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A Maryland appellate court held that, under an appropriate fact pattern, an employer that declines to renew an employment agreement with an injured worker for which the parties anticipated a reasonable possibility of renewal may be liable for a retaliatory discharge claim. Observing that it was a case of first impression, the appellate court noted that Maryland's courts had heretofore only applied the tort of wrongful termination to employees at will and to contractual employees within the time parameters of their employment agreements. Here the worker had been employed as a teacher and had ever expectation that his contract would be renewed. When he sent an email indicating that he would be applying for workers' compensation benefits in connection with his alleged PTSD condition, the school board, several months later, sent him a follow-up email indicating his contract would not be renewed.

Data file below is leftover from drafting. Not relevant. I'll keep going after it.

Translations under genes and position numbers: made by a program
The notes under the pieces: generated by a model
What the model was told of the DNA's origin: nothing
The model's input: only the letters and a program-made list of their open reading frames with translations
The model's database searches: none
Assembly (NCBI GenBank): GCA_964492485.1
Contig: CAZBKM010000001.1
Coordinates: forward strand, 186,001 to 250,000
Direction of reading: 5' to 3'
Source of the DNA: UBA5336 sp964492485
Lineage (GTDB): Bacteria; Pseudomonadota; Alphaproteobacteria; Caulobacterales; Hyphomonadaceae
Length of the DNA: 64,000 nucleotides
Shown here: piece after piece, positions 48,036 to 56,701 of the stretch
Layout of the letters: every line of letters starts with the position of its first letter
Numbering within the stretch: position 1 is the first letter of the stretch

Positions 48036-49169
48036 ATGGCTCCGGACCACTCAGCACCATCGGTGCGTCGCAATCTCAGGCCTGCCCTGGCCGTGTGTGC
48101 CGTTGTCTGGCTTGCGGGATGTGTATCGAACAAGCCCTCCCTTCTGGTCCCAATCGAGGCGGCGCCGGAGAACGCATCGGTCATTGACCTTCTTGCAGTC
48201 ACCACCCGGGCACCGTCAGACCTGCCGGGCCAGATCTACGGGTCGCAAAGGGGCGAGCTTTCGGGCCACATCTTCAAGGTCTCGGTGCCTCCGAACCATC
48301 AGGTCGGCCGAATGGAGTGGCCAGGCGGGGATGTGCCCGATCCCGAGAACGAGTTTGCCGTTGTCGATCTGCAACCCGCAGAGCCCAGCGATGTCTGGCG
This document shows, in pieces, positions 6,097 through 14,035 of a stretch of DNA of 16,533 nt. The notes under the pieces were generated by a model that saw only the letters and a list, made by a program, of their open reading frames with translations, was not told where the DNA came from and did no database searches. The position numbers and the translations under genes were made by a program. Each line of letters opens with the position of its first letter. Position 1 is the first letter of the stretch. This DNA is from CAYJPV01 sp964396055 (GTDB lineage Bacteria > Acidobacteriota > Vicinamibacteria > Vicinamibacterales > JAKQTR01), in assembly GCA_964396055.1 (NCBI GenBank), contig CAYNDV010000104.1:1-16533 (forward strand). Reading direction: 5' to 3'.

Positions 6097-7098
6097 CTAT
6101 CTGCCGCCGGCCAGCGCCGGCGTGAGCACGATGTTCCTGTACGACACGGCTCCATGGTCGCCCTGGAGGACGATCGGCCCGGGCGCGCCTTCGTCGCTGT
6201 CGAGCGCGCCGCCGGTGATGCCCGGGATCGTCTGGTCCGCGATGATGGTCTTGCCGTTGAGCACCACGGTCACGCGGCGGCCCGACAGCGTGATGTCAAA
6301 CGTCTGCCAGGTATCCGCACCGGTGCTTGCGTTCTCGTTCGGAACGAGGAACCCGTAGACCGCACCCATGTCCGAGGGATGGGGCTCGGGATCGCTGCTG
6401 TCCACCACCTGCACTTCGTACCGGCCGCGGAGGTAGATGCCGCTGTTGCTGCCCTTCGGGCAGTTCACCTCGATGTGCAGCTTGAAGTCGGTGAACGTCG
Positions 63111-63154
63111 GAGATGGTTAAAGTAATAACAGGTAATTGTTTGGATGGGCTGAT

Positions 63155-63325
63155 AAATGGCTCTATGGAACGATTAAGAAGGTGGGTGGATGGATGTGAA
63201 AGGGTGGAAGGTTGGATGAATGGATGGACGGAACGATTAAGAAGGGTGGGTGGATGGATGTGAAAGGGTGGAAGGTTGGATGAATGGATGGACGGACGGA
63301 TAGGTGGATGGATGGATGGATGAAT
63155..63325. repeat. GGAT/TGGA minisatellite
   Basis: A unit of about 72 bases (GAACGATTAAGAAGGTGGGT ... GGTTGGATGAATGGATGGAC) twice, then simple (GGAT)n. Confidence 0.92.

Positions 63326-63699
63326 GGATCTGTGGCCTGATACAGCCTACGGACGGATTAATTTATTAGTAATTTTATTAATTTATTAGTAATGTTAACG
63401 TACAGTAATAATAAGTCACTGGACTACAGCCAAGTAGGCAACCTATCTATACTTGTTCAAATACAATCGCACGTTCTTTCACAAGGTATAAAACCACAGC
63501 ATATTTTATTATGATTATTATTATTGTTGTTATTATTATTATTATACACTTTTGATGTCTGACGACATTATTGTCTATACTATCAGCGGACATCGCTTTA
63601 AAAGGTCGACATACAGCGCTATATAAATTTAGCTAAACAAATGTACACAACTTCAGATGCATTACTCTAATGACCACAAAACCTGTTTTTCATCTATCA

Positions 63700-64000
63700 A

Thomas A. Robinson, J.D., the Feature National Columnist for the LexisNexis Workers’ Compensation eNewsletter, is co-author of Larson’s Workers’ Compensation Law (LexisNexis).
LexisNexis Online Subscribers: Citations below link to Lexis Advance.
See Miller-Phoenix v. Baltimore City Bd. of Sch. Comm’rs, 2020 Md. App. LEXIS 507 (May 29, 2020)
See generally Larson’s Workers’ Compensation Law, § 104.07.
Source: Larson’s Workers’ Compensation Law, the nation’s leading authority on workers’ compensation law
For a more detailed discussion of the case, see
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